Mother Teresa spoke at the fortieth anniversary of the United Nations General Assembly in October 1985. On Christmas Eve of that year, Mother Teresa opened "Gift of Love" in New York, her first house for AIDS patients. In the coming years, this home would be followed by others, in the United States and elsewhere, devoted specifically for those with AIDS. From the late 1980s through the 1990s, despite increasing health problems, Mother Teresa traveled across the world for the profession of novices, opening of new houses, and service to the poor and disaster-stricken.
During the last years of her life, despite increasingly severe health problems, Mother Teresa continued to govern her Society and respond to the needs of the poor and the Church. In her later years Mother Teresa spoke out against divorce, contraception, and abortion. Teresa had a heart attack in Rome in 1983 while she was visiting Pope John Paul II. Following a second attack in 1989, she received an artificial pacemaker. In 1991, after a bout of pneumonia in Mexico, she had additional heart problems. Although Teresa offered to resign as head of the Missionaries of Charity, in a secret ballot the sisters of the congregation voted for her to stay and she agreed to continue. In April 1996 she fell, breaking her collarbone, and four months later she had malaria and heart failure. Although Teresa had heart surgery, her health was clearly declining. According to Archbishop of Calcutta Henry Sebastian D'Souza, he ordered a priest to perform an exorcism (with her permission) when she was first hospitalized with cardiac problems because he thought she might be under attack by the devil.
By 1997, Mother Teresa’s Sisters numbered nearly 4,000 members and were established in 610 foundations in 123 countries of the world. These included hospices and homes for people with HIV/AIDS, leprosy and tuberculosis, soup kitchens, children's- and family-counselling programs, orphanages and schools. The Missionaries of Charity were aided by co-workers numbering over one million by the 1990s. In March 1997 she blessed her newly-elected successor as Superior General of the Missionaries of Charity and then made one more trip abroad. After meeting Pope John Paul II for the last time, she returned to Calcutta in July, 1997 and spent her final weeks receiving visitors and instructing her Sisters.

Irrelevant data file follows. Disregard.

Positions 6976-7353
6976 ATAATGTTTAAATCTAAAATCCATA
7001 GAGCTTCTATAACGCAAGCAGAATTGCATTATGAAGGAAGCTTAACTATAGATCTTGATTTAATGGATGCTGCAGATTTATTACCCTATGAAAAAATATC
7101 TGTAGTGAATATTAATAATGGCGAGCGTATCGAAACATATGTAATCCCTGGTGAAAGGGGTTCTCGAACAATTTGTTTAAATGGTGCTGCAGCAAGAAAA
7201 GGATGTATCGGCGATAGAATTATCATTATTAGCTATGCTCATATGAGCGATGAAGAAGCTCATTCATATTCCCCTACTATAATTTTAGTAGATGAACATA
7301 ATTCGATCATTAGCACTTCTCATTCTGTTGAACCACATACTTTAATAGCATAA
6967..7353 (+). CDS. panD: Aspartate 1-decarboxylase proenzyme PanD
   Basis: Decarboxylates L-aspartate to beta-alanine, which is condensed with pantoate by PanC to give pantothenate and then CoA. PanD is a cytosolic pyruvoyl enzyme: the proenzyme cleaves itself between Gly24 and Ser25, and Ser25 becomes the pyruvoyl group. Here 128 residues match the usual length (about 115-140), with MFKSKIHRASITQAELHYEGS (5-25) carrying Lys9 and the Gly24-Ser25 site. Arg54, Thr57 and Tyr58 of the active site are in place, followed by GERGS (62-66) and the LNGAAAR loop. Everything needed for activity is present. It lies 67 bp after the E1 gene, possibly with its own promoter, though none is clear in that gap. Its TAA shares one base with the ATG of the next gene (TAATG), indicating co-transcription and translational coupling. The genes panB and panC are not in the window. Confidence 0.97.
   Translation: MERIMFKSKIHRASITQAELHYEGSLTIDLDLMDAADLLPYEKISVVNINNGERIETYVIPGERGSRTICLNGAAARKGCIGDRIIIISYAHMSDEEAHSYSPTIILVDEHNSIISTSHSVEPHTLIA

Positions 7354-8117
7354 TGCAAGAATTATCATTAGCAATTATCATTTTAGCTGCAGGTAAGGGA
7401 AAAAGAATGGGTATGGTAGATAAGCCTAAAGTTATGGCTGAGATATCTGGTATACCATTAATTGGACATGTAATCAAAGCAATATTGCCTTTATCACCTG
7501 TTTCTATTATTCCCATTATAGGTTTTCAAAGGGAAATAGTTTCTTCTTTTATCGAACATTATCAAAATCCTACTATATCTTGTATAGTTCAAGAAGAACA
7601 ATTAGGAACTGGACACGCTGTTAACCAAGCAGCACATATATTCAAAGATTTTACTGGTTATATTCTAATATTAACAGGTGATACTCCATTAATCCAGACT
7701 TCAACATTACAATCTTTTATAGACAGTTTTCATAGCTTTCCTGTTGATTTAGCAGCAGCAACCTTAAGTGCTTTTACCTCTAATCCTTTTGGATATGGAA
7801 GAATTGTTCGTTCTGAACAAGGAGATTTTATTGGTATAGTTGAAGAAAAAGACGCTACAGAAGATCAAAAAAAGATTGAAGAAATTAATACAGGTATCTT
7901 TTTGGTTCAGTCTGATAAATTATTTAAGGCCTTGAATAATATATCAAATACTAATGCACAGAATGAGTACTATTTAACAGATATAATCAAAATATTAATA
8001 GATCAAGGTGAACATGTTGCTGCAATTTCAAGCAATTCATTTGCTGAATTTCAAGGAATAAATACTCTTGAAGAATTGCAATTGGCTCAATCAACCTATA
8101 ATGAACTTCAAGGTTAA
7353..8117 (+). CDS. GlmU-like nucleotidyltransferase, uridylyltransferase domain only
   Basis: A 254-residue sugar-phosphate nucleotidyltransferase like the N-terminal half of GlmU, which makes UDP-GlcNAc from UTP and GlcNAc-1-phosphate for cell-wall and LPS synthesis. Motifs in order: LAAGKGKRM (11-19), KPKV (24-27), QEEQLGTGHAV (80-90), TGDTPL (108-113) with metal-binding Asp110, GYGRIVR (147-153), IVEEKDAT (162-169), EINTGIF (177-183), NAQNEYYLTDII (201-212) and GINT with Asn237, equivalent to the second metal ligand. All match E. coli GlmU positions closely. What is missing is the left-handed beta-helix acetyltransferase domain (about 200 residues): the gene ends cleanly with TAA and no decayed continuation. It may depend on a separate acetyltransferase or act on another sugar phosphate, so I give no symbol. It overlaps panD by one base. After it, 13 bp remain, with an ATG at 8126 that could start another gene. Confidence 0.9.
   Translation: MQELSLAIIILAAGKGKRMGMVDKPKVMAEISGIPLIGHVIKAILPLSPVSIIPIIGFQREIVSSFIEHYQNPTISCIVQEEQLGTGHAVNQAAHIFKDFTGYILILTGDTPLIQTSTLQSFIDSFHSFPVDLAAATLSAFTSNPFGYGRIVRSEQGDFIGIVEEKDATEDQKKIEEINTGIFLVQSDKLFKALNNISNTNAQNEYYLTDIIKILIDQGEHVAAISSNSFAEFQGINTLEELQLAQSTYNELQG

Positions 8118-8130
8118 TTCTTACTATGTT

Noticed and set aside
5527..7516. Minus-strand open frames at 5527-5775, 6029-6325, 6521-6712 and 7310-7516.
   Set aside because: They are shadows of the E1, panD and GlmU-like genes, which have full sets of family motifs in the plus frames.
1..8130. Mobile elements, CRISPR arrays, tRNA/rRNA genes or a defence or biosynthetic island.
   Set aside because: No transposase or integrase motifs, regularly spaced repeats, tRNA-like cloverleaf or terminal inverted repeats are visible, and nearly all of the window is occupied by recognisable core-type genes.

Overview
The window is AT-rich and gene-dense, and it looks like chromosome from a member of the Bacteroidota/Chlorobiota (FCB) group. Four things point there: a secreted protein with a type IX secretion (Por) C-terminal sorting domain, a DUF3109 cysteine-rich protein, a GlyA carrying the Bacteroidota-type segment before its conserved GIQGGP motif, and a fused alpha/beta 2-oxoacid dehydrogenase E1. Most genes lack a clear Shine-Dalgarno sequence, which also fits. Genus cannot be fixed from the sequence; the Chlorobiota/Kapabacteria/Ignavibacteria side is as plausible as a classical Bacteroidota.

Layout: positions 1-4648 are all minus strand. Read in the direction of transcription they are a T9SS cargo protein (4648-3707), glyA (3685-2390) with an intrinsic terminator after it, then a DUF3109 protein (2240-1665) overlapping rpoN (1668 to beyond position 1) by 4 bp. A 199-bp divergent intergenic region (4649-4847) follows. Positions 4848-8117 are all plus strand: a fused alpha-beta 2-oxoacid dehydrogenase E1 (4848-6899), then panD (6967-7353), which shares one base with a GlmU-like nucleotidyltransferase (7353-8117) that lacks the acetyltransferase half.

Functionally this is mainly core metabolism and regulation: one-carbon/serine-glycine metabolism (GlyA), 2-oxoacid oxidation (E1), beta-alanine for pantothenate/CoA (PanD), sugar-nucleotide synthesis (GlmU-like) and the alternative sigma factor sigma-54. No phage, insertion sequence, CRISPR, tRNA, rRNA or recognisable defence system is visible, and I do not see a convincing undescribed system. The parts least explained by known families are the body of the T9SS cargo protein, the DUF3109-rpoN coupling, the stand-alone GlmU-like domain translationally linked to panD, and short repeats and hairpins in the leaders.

At 9:30 PM, on 5 September, Mother Teresa died at the Motherhouse. Her body was transferred to St Thomas's Church, next to the Loreto convent where she had first arrived nearly 69 years earlier. She was given the honor of a state funeral by the Government of India and her body was buried in the Mother House of the Missionaries of Charity. Her tomb quickly became a place of pilgrimage and prayer for people of all faiths, rich and poor alike. Mother Teresa left a testament of unshakable faith, invincible hope and extraordinary charity.
Among the 124 awards received:
- Padmashree Award (from the President of India) August 1962
- Pope John XXIII Peace Prize January 1971
- John F. Kennedy International Award September 1971
- Jawahalal Nehru Award for International Understanding November 1972
- Templeton Prize for "Progress in Religion" April 1973
- Nobel Peace Prize December 1979
- Bharat Ratna (Jewel of India) March 1980
- Order of Merit (from Queen Elizabeth) November 1983
- Gold Medal of the Soviet Peace Committee August 1987
- United States Congressional Gold Medal June 1997
Less than two years after her death, in view of Mother Teresa’s widespread reputation of holiness and the favors being reported, Pope John Paul II permitted the opening of her Cause of Canonization. On 20 December 2002 he approved the decrees of her heroic virtues and miracles. Mother Teresa was canonized on Sep. 4, 2016. At a Roman Catholic canonization service held on the St. Peter’s Square in Vatican, in front of hundreds of thousands of people from all over the world, Pope Francis declared Mother Teresa a saint. There is no denying the fact that Mother Teresa was one of the most famous, respected, influential, and admired personalities of the 20th century, but to many people, she was known just as “a nun who helped the poor and sick.” Pope Francis declared her a saint, yet noted, "With great spontaneity, I think we will continue to call her Mother Teresa." On September 5, 2017, St. Teresa Cathedral, the first Roman Catholic cathedral named in Teresa's honor, was consecrated in Kosovo. The Cathedral is also Kosovo's first Roman Catholic cathedral as well.